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Benchmark Dose Software (BMDS)

Summary of Recent External Reviews of BMDS Models

2008 External Review of the Concentration x Time (ten Berge) Model

In June, 2008, a new Concentration x Time (ten Berge) model was externally reviewed by experts in modeling and statistics. The intentions of EPA with respect to this model were to (1) replicate CNxT model that Wil ten Berge originally implemented in Visual Basic in the C program language for use in BMDS and (2) develop comprehensive documentation for the model's use in BMDS. Thus, the primary charge to the external reviewers was to determine whether these intentions were adequately met. While providing comments on how the software might be improved, the reviewers' comments (PDF) (26 pp, 524K,  About PDF) indicated that the first intention was generally met and offered a number of improvements to the model documentation. The current, downloadable version of the model and its documentation take into account these comments.

2007 External Review of the Multistage Weibull Time-to-Tumor Model

In June, 2007, a new time-to-tumor multistage Weibull model ("MSW") was externally reviewed by experts, with reviews generally positive and confirmed that the functioning of the computer code had been rigorously tested. The reviewers' comments are provided with EPA's responses (finalized in 2008, after revisions to the program and documentation followed by more testing). [For more information]

2007 External Review of New Quantal Models

New quantal dose-response models having alternative background parameters were externally reviewed by experts in June, 2007. These models are available for testing in the beta test version of the new BMDS 2.0 beta. Reviews were generally positive and confimed that the functioning of the computer code has been rigorously tested. The reviewers' comments and EPA's responses are provided with the model development and testing report.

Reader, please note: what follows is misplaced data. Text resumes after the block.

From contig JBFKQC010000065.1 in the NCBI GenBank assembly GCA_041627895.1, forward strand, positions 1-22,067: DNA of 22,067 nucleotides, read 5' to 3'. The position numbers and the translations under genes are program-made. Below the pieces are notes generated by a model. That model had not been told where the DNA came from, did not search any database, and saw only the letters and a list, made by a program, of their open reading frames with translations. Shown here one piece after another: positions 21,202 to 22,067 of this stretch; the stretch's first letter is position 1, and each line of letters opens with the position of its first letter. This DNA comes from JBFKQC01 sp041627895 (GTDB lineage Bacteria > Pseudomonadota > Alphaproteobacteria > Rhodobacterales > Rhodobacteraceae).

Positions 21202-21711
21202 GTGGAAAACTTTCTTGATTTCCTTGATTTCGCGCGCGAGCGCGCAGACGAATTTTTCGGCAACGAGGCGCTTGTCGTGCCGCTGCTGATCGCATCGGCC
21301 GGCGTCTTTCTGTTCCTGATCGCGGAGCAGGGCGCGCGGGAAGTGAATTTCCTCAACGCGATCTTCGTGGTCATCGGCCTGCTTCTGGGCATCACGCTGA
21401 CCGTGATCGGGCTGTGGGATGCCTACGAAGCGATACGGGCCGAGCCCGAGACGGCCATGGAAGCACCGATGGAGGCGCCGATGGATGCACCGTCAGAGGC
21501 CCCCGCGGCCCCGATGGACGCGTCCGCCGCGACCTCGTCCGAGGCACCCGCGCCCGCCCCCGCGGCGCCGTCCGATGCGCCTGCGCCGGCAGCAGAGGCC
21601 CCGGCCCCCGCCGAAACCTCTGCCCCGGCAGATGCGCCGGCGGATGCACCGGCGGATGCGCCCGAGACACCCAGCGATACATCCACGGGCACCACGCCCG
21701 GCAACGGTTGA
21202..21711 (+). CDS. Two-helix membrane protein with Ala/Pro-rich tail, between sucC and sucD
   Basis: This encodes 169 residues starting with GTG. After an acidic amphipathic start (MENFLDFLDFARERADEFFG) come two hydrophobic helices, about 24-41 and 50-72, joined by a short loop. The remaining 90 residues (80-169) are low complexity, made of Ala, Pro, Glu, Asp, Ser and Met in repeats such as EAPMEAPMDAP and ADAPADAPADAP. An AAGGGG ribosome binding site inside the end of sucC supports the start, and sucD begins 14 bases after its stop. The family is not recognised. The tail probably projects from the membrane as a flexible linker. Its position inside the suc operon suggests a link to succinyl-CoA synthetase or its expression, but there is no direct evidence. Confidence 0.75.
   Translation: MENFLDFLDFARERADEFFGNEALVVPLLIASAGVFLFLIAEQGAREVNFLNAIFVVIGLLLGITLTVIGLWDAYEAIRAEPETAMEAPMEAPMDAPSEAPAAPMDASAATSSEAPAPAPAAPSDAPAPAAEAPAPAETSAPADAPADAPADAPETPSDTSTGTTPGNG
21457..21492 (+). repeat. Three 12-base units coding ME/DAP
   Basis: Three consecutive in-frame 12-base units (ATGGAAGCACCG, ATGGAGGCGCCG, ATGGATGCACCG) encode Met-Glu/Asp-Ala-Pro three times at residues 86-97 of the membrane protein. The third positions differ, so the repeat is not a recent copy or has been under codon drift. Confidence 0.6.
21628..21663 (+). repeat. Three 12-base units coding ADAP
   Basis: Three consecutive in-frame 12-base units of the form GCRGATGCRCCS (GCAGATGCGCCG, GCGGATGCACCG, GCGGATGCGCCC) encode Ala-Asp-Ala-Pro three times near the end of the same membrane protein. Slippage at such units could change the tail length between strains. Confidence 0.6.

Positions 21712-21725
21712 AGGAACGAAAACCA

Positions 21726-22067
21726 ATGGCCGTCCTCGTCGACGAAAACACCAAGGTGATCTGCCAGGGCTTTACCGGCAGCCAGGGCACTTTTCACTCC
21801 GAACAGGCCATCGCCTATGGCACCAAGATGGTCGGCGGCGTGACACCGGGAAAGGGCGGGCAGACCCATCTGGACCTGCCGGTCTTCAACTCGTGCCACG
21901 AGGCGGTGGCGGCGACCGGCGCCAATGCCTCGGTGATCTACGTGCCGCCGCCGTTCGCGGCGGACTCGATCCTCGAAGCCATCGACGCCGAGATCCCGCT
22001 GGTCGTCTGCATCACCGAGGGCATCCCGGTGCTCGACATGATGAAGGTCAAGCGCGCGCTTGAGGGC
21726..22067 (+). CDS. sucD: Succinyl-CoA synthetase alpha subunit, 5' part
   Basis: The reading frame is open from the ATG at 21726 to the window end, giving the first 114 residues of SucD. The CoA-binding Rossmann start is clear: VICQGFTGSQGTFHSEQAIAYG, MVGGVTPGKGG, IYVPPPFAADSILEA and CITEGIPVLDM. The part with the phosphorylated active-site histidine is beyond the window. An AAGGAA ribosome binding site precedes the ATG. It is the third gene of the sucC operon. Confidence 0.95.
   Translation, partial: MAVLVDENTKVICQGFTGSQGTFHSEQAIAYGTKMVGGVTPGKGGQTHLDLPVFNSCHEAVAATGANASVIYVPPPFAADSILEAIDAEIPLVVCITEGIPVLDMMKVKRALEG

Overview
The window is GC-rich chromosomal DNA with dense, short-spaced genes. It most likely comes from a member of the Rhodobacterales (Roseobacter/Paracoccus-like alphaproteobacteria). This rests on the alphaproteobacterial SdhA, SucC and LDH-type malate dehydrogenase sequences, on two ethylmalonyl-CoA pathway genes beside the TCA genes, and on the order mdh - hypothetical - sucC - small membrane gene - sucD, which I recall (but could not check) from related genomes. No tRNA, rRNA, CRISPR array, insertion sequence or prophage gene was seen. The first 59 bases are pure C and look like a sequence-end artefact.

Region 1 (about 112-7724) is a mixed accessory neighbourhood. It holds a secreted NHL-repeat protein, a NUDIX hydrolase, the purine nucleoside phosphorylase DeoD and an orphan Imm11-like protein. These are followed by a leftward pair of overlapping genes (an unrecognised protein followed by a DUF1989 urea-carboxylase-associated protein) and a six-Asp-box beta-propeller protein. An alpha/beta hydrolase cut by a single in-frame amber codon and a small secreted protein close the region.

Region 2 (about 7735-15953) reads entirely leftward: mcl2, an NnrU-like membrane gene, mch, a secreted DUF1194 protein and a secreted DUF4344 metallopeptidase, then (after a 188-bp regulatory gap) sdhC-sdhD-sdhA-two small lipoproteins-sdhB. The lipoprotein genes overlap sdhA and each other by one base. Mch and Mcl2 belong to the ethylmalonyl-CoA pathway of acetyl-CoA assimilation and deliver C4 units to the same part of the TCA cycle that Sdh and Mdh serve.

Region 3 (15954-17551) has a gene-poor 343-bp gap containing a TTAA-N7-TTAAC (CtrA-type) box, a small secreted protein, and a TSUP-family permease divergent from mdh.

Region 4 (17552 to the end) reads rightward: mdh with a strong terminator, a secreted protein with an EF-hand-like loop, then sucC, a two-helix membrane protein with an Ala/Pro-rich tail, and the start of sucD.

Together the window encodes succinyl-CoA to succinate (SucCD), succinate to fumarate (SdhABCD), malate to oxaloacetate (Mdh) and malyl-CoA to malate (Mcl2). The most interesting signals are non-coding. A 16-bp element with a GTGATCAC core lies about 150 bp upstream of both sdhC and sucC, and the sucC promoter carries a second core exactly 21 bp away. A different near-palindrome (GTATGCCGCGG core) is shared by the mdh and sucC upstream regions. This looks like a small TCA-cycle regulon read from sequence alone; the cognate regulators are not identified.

The new models are modifications of the current quantal models in BMDS. They were developed by modifying existing source codes, changing the code only as necessary. Addition of these new models to the suite of models in BMDS expands the range of alternatives available for fitting dose-response curves using generally accepted types of models.

Five new models implement an alternative form of background term, one that is additive to the dose. These are the multistage, cancer, log-probit, gamma, and Weibull models. The current versions of these models have a background term that is directly additive to the response probability. Models with background terms additive to dose were proposed and analysed in peer-reviewed papers by leading experts over 20 years ago, so they are not new to risk analysis. One type of model, log-logistic, will not be provided in a version with background additive to dose, because of technical difficulties causing unreliable convergence on solutions.

Two quantal models, probit and logistic, that currently have no explicit background response parameter will become available in that form.

Thus, with the exception of the log-logistic, all the BMDS quantal models will be available in BMDS 2.0 beta in two versions, differing in the background term. Current versions of quantal models keep the names used in BMDS 1.4.1c. New versions with an alternative background parameter are distinctively named to identify them clearly, e.g., "Weibull-BgDose", or "Probit-BgResp". [For more information]

2007 External Review of the Exponential Model
In September, 2007, a new Exponential model was externally reviewed by experts (PDF) (16 pp, 381K,  About PDF), with reviews generally positive and confirmed that the functioning of the computer code had been rigorously tested.  The current, downloadable version of BMDS incorporates a finalized version of the Exponential models, taking into account these comments.

2000 External Review of BMDS Version 1.1b and EPA Responses
Numerous comments were received by 24 reviewers (PDF) (1 pg, 113K,  About PDF) of the original BMDS beta test version (version 1.1b). Reviewers were impressed with its capabilities, potential and overall user friendliness. Reviewer comments (PDF) (8 pp, 394K,  About PDF) covered all aspects of the software, including the interface, model reliability, model output, harware compatibility and documentation.

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